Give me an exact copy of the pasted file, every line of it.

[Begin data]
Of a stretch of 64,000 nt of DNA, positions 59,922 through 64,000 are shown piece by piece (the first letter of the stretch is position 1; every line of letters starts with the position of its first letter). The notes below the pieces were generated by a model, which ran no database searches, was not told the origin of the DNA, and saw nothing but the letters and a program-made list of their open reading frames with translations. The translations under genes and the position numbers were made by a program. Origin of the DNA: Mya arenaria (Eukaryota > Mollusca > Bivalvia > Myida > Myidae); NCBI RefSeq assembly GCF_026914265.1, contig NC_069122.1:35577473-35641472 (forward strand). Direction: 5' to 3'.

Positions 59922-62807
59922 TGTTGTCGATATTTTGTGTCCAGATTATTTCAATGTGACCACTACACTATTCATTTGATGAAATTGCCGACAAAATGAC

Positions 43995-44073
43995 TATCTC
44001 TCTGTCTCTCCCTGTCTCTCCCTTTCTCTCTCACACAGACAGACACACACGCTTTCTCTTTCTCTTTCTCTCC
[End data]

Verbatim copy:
Of a stretch of 64,000 nt of DNA, positions 59,922 through 64,000 are shown piece by piece (the first letter of the stretch is position 1; every line of letters starts with the position of its first letter). The notes below the pieces were generated by a model, which ran no database searches, was not told the origin of the DNA, and saw nothing but the letters and a program-made list of their open reading frames with translations. The translations under genes and the position numbers were made by a program. Origin of the DNA: Mya arenaria (Eukaryota > Mollusca > Bivalvia > Myida > Myidae); NCBI RefSeq assembly GCF_026914265.1, contig NC_069122.1:35577473-35641472 (forward strand). Direction: 5' to 3'.

Positions 59922-62807
59922 TGTTGTCGATATTTTGTGTCCAGATTATTTCAATGTGACCACTACACTATTCATTTGATGAAATTGCCGACAAAATGAC

Positions 43995-44073
43995 TATCTC
44001 TCTGTCTCTCCCTGTCTCTCCCTTTCTCTCTCACACAGACAGACACACACGCTTTCTCTTTCTCTTTCTCTCC